Adam McKay‘s Vice (Annapurna, 12.25) is a brilliant, slash-and-burn, hellzapoppin’ portrait of deliciously ruthless schemin’, schemin’, schemin’ like a demon. And it’s great rightwing fun for the most part — witty, wicked and wonderfully cruel. How we fucked ourselves and bought the WMD bullshit and murdered tens of thousands and bombed the hell out of Iraq and created ISIS in the bargain, etc.

The primary object of scorn and fascination, of course, is former vp Dick Cheney (fully inhabited and reanimated by Christian Bale, as you may have heard) but the film teems with a whole cavalcade of conservatives…a whole kill-or-be-killed universe of conniving super-serpents who’ve risen and slithered over the last half-century (George W. Bush, Donald Rumsfeld, Scooter Libby, Paul Wolfowitz, Antonin Scalia, Frank Luntz) along with Dick’s go-getter wife Lynne (Amy Adams) and their daughters Mary and Liz (Allison Pill, Lily Rabe).

Really and truly, the gang’s all here and it’s all fun, fun, fun. Or it was for me, at least.

Vice costar Amy Adams, director-writer Adam McKay following this morning’s screening at the SVA theatre on West 23rd street.

“Fun” in a downishly deadpan sort of way, of course, because we’re talking about the balls-out career of a really shitty, cold-blooded human being as well as the collapse of the twin towers, the imagining of WMDs and the invasion of Iraq and all the horrors and cold-cockings and focus-groupings and flat-out lying that followed. Not to mention the smirking and jaw-clenching.

And it’s all so precise and scalpel-like, so dry and cutting and laser-focused. It’s a movie that says “Dick, Dick…what a dick!” As well as “you guys out there, the ones eating the popcorn…you fucked yourselves and our country by electing these assholes…you know that, right?”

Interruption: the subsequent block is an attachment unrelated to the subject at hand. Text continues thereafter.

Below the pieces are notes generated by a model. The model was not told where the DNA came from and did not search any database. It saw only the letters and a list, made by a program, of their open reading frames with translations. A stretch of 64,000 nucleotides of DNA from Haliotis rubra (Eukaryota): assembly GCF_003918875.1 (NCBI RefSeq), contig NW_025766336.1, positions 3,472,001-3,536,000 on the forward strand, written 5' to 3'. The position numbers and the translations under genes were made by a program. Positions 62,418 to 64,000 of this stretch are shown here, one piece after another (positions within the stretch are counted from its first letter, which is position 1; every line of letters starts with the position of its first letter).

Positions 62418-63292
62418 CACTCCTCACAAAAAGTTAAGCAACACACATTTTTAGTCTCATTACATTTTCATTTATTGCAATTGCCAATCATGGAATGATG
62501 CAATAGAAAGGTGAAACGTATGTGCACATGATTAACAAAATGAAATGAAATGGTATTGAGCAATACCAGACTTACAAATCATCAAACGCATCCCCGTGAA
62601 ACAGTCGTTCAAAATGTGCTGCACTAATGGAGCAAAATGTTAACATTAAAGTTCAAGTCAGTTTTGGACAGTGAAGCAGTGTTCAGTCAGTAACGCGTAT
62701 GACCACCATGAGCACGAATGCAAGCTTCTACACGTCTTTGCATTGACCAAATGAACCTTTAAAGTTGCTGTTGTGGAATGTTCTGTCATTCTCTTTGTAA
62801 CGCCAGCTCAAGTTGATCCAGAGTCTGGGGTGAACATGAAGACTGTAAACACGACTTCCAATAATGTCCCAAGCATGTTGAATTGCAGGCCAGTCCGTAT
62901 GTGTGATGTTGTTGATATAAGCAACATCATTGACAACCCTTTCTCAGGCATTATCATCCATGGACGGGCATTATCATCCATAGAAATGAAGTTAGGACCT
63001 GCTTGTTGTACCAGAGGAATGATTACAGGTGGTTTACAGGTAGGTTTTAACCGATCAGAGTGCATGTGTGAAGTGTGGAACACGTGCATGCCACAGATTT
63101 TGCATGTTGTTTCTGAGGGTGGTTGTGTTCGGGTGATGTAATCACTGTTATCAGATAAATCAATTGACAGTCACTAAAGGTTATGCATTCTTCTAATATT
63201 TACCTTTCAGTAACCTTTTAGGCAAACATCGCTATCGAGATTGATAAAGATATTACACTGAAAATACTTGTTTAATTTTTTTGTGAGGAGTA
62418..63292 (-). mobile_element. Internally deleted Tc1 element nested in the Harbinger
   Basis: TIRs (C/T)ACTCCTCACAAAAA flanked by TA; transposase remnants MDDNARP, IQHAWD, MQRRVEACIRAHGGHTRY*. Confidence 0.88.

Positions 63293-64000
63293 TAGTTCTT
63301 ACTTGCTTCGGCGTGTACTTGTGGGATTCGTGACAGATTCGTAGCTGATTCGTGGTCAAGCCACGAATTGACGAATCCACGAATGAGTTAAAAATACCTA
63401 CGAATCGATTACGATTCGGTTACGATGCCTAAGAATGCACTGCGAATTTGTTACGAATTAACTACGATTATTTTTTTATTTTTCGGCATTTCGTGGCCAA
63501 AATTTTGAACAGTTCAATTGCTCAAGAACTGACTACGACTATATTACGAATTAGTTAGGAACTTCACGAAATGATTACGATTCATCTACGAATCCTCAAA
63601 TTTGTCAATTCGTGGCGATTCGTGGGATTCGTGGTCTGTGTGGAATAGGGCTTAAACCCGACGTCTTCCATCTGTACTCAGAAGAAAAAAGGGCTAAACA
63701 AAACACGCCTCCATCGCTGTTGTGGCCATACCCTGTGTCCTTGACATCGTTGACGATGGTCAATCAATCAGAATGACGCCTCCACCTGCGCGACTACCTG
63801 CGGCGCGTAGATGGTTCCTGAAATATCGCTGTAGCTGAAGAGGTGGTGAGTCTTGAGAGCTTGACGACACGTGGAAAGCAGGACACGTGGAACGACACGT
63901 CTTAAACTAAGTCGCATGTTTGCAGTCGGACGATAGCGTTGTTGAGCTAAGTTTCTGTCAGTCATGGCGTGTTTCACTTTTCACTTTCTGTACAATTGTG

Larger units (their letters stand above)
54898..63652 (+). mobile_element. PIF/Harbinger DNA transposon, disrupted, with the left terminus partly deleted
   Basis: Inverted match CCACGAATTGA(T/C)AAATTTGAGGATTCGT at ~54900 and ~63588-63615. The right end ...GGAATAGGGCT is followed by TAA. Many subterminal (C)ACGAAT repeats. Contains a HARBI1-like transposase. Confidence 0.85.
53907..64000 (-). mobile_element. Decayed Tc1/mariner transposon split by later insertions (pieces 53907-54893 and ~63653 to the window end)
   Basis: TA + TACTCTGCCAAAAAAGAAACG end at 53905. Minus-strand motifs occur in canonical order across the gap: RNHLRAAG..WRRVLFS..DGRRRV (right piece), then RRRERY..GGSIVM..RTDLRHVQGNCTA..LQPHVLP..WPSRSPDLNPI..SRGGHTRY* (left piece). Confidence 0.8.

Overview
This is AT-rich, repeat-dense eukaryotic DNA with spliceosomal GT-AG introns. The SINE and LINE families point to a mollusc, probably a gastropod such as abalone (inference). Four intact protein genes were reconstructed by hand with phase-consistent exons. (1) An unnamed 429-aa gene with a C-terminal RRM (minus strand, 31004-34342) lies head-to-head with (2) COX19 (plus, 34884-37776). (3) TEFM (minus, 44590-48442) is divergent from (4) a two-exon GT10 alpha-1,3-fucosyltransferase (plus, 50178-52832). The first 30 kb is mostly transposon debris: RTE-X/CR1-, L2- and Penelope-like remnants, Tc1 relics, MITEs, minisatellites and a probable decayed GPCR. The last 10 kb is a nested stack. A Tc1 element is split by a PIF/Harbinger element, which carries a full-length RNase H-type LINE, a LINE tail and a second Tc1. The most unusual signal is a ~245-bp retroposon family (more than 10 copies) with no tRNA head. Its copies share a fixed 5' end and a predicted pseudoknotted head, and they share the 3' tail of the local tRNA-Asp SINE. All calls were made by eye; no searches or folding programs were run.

And stylistically Vice is all over the place so you don’t know where the hell to turn. It fully cops to being a “movie” from the get-go, offering a narrator while reversing and fast-forwarding, delivering a blatantly phony ending at the halfway mark, always smirking, full of self-regarding commentary, double-backing and hop-scotching around…it’s instructional with a bullwhip.

Bale will land a Best Actor nomination and deserves to win it, if you ask me. You can’t help but marvel at the voice, the attitude, the physical transformation…all of it. Bale sure as hell has done more than deliver a first-rate impression of Kris Kristofferson in the ’76 version of A Star Is Born, which is arguably what his principal competitor has been praised for.

Adams, count on it, will definitely be nominated for Best Supporting Actress. She glares, she snaps, she takes no shit.

A week ago Variety‘s Kris Tapley asked whether “the moviegoing audience — indeed, are Academy voters — ready to take stock of all these chapters in history with the depressing [present-day] news glowing up at us from our mobile devices on a daily basis?” Of course we are! McKay is saying “fuck these sick-evil guys and their craven conniving for rightwing power…do you wanna have fun with this shit or not?” The answer is a rousing “yeah!”

Tapley acknowledges that Vice “could be argued as [being] the most urgent and important film in the race this year,” but then he turns around and wonders “if the stomach is there for it.” He also says that Vice “leaves you feeling like crap.” What a candy-ass!

Here’s an example of something that Donald Rumsfeld found funny back in the ’70s, at least according to McKay’s script. He was talking strategy with Cheney, and then Cheney turned solemn. It’s not “funny” dialogue, but it’s dryly amusing because it tells you who Rumsfeld is deep down (and by extension all of those righty ayeholes):

Vice is offering itself to the Golden Globe gang as a comedy. Is it in fact a hah-hah deal? Sure it is…if you understand the kind of humor that McKay is churning out. I’ll admit that it turns kind of grim toward the end when McKay is taking stock of all the death and despair and bloody, burned bodies…all the havoc and horror and shrapnel that has rained down on all the enemies of the American war machine over the decades.

Cheney/Bale breaks the fourth wall at the very end, and what he says to the cameras is perfect. Even better is the song that Vice ends with during the closing credits — “America” from West Side Story.